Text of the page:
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[kot-n] /ˈkɒt n/
John, 1584–1652, U.S. clergyman, colonist, and author (grandfather of Cotton Mather). Unabridged
Based on the Random House Dictionary, © Random House, Inc. 2015.
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Examples from the Web for john cotton
Historical Examples
  • The colonial seventeenth century was one which, like john cotton, regularly sweetened its mouth "with a piece of Calvin."

    Benjamin Franklin Frank Luther Mott
  • Yet I would not have believed it otherwise for all of john cotton's weight in gold.

    The Tory Maid Herbert Baird Stimpson
  • It was written by the Boston minister, john cotton, and it had but eighty-seven questions with short answers.

    Child Life in Colonial Days Alice Morse Earle
  • So, hammering on the door, I soon brought john cotton to it.

    The Tory Maid Herbert Baird Stimpson
  • Intensely religious as a child, she was deeply influenced when a young woman by the preaching of john cotton.

  • john cotton received the order with wide-open eyes, as it was growing somewhat late.

    The Tory Maid Herbert Baird Stimpson
  • john cotton and her brother-in-law, John Wheelwright, were held up as examples of those who lived in the covenant of grace.

    The Colonization of North America Herbert Eugene Bolton
  • A party of gay young sparks, meeting austere old john cotton, determined to guy him.

    Sabbath in Puritan New England Alice Morse Earle
  • john cotton said ministers and milk were the only things cheap in New England.

  • Richard Mather took for his second wife the widow of john cotton.

British Dictionary definitions for john cotton


any of various herbaceous plants and shrubs of the malvaceous genus Gossypium, such as sea-island cotton, cultivated in warm climates for the fibre surrounding the seeds and the oil within the seeds See also sea-island cotton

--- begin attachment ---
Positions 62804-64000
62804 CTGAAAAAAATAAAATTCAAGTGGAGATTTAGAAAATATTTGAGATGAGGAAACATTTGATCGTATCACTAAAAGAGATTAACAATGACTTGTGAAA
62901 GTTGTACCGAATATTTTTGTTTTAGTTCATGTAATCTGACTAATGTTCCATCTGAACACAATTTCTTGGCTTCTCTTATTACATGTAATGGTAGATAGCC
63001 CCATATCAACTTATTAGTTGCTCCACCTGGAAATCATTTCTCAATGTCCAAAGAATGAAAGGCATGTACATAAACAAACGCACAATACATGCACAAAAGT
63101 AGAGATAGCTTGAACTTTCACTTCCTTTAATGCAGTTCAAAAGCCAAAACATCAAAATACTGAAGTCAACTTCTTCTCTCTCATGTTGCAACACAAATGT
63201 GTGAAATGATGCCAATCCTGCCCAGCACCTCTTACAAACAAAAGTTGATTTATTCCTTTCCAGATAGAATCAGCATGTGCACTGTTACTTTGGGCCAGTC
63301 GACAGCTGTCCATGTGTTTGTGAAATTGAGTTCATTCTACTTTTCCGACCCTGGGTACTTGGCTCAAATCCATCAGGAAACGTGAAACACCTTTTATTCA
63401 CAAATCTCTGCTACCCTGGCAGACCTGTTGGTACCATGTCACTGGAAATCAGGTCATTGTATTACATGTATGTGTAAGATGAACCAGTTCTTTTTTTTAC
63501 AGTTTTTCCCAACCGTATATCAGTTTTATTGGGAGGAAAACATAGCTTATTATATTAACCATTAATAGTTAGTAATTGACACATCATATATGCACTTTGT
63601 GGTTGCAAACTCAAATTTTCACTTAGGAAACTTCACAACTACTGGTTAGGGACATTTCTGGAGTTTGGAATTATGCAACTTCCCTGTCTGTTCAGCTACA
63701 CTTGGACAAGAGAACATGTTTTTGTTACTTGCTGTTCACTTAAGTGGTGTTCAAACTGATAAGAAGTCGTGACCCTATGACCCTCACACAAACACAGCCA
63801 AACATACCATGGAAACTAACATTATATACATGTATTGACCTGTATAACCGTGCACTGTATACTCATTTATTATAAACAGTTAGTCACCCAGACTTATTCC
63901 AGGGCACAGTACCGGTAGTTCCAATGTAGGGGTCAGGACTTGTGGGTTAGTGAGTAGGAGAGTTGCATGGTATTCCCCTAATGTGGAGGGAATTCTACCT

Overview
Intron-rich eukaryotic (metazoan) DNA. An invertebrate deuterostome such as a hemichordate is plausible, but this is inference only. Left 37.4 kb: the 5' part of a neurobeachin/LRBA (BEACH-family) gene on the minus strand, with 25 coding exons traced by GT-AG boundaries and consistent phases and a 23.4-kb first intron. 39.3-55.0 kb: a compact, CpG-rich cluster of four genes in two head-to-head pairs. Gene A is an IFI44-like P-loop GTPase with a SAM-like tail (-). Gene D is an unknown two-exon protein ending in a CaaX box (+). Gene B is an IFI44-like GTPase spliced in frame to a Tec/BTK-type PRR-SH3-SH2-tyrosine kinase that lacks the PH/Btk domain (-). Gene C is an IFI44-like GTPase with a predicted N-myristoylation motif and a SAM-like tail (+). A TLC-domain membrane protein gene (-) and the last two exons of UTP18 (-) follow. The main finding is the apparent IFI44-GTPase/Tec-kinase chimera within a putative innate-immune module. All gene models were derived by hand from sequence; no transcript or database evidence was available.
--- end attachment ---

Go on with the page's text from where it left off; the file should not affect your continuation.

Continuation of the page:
the soft white downy fibre of these plants: used to manufacture textiles
cotton plants collectively, as a cultivated crop
  1. a cloth or thread made from cotton fibres
  2. (as modifier): a cotton dress
any substance, such as kapok (silk cotton), resembling cotton but obtained from other plants
See also cotton on, cotton to
Derived Forms
cottony, adjective
Word Origin
C14: from Old French coton, from Arabic dialect qutun, from Arabic qutn


Sir Henry. 1907–87, English golfer: three times winner of the British Open (1934, 1937, 1948)
Collins English Dictionary - Complete & Unabridged 2012 Digital Edition
© William Collins Sons & Co. Ltd. 1979, 1986 © HarperCollins
Publishers 1998, 2000, 2003, 2005, 2006, 2007, 2009, 2012
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Word Origin and History for john cotton



late 13c., from Old French coton (12c.), ultimately (via Provençal, Italian, or Old Spanish) from Arabic qutn, a word perhaps of Egyptian origin. Philip Miller of the Chelsea Physic Garden sent the first cotton seeds to American colony of Georgia in 1732. Also ultimately from the Arabic word, Dutch katoen, German Kattun, Provençal coton, Italian cotone, Spanish algodon, Portuguese algodão. Cotton gin is recorded from 1794 (see gin (n.2)).


"to get on with" someone (usually with to), 1560s, perhaps from Welsh cytuno "consent, agree." But perhaps also a metaphor from cloth finishing and thus from cotton (n.). Related: Cottoned; cottoning.

Online Etymology Dictionary, © 2010 Douglas Harper
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Slang definitions & phrases for john cotton


The Dictionary of American Slang, Fourth Edition by Barbara Ann Kipfer, PhD. and Robert L. Chapman, Ph.D.
Copyright (C) 2007 by HarperCollins Publishers.
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